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Stùc a' Chròin from the south east - a brilliant route!

Stùc a' Chròin from the south east - a brilliant route!


Postby HalfManHalfTitanium » Sat Jan 29, 2022 9:53 am

Route description: Ben Vorlich and Stùc a' Chròin

Munros included on this walk: Stùc a' Chròin

Date walked: 20/01/2022

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This easy walk to a magnificent Munro summit has rewards out of all proportion to the effort. But there’s a dearth of recent TRs for the route.

So, for anyone interested, I have added details that may help you find the way at a couple of key places. But overall, there is a clear path, and route-finding is very simple. Here's the map.


our_route.gpx Open full screen  NB: Walkhighlands is not responsible for the accuracy of gpx files in users posts



Although it was January, there was practically no snow on the hills, and just a slight frost in the glens. I drove up the minor road in Callander that leads past the golf course and the start of the Bracklinn Falls walk, and onto the open moor. I parked in a space near a row of wheelie bins, where the road forks into two private roads to the two farms (637107).

The morning sky looked beautiful - the promise of a good day!

ImageIMG_5083 by Half Man Half Titanium, on Flickr

Braeleny Farm, and its surroundings, aka Little House on the Prairie

ImageIMG_5093 by Half Man Half Titanium, on Flickr

ImageIMG_5129 by Half Man Half Titanium, on Flickr

The track led me easily and quickly towards the hills, with Stùc a' Chròin looking fine in the distance.

ImageIMG_5133 by Half Man Half Titanium, on Flickr

TRs from a few years ago mention having to ford the river (or two!) because of a bridge collapse. There are now two new bridges to make life easier.

ImageIMG_5155 by Half Man Half Titanium, on Flickr

Keltie Water and the upper glen.

ImageIMG_5176 by Half Man Half Titanium, on Flickr

As the track turned away from the river, I had my first view of Beinn Each.

ImageIMG_5201 by Half Man Half Titanium, on Flickr

The track rises to the farm buildings at Arivurichardich. Here I left the track - going straight ahead in the photo below, into the old farmyard.

ImageIMG_5202 by Half Man Half Titanium, on Flickr

ImageIMG_5209 by Half Man Half Titanium, on Flickr

A faint path leads toward the ruined buildings ahead...

ImageIMG_5206 by Half Man Half Titanium, on Flickr

...but it is easier to go left, through this gap, onto an initially narrow but clear path.

ImageIMG_5211 by Half Man Half Titanium, on Flickr

The path keeps level for a short distance, then rises to this prominent boulder.

ImageIMG_5234 by Half Man Half Titanium, on Flickr

This path is a delight. It's easy on the feet, and easy to follow, all the way to the final summit slopes of Stùc a' Chròin. It begins by contouring below a new-looking fence, with great views of Beinn Each...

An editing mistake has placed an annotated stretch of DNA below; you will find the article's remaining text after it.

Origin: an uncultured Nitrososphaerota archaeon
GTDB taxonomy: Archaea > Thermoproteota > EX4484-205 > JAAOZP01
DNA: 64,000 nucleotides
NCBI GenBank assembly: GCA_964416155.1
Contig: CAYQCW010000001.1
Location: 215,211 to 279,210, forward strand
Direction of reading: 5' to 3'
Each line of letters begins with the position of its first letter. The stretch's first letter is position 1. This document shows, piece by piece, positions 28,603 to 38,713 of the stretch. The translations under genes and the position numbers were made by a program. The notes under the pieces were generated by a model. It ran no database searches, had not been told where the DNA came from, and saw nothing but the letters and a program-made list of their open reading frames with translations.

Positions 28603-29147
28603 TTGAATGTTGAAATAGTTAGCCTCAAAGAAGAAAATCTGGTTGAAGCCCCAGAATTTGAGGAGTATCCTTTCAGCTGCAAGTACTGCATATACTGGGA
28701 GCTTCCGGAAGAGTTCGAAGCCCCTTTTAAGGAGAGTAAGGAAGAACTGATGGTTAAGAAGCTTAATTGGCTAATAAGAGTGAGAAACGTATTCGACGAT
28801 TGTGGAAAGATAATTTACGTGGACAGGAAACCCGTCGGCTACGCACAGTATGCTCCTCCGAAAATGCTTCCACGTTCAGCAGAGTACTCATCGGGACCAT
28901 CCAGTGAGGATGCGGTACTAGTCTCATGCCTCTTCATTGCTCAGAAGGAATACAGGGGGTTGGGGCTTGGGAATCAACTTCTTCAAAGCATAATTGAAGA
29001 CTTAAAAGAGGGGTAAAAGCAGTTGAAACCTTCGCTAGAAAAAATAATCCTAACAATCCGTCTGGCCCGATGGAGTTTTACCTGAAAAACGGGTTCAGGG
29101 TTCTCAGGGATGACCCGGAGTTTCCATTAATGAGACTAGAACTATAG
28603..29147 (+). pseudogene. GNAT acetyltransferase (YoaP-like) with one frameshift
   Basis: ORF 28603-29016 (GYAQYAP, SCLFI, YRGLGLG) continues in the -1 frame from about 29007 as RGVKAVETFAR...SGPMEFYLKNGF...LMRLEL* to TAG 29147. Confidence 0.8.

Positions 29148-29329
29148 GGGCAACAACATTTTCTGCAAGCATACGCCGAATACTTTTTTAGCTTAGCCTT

ImageIMG_5245 by Half Man Half Titanium, on Flickr

...Ben Ledi above the reservoir below the farmyard...

ImageIMG_5232 by Half Man Half Titanium, on Flickr

...and the head of Gleann a'Chroin.

ImageIMG_5235 by Half Man Half Titanium, on Flickr

The path led to a stile near a gate, then crossed a stream at this charming little ravine.

ImageIMG_5436 by Half Man Half Titanium, on Flickr

The stream drains the Bealach Beag-Laraich, which is a broad area of peat hags. Beyond the ravine, the path goes a little uphill, alongside the stream, then sensibly turns left to avoid this soggy area. Instead, it climbs a short steep grassy bank, beyond which a steady plod took me to the rounded top of Stiol nan Tarbh (only named on the OS 1:25000).

The sky was now more grey. But this prominent rock near the 709m spot height was still a good place to pause and look around. The view was now much wider.

ImageIMG_5274 by Half Man Half Titanium, on Flickr

The Forth valley, Dumyat and (far right) the Wallace Monument.

ImageIMG_5281 by Half Man Half Titanium, on Flickr

Western giants - Cruach Ardrain, Stob Binnein and Ben More.

ImageIMG_5276 by Half Man Half Titanium, on Flickr

The ridge from here was an easy stroll, following the fine path, past the odd interesting icy puddle, with Ben Vorlich and the grand eastern flanks of Stùc a' Chròin in view ahead. In the first photo, the distant hill beyond the bealach is Meall Ghaordaidh.

ImageIMG_5288 by Half Man Half Titanium, on Flickr

ImageIMG_5418 by Half Man Half Titanium, on Flickr

ImageIMG_5311 by Half Man Half Titanium, on Flickr

ImageIMG_5315 by Half Man Half Titanium, on Flickr

The ridge (Aonach Gaineamach on the OS 1:25000) gives fast progress to where the final summit slopes of the hill start to rise more steeply, above the massive leaning boulder in the snow at the bottom right of the next photo. It was a good spot to stop and admire the winter sky. Although I could faintly see parts of the faraway southern uplands, my eyes were drawn to the distinctive outlines of Meikle Bin and tiny-looking Dumgoyne in the Campsies.

ImageIMG_5324 by Half Man Half Titanium, on Flickr

Along the ridge, there had been tantalising glimpses of Lochan a'Chroin in its secluded basin. I decided to clamber up the contorted rocks on the left, to get a better view of it.

ImageIMG_5326 by Half Man Half Titanium, on Flickr

Ben Lomond in the distance

ImageIMG_5342 by Half Man Half Titanium, on Flickr

I soon reached this prominent pointed rock, from which easy slopes led to the summit.

ImageIMG_5343 by Half Man Half Titanium, on Flickr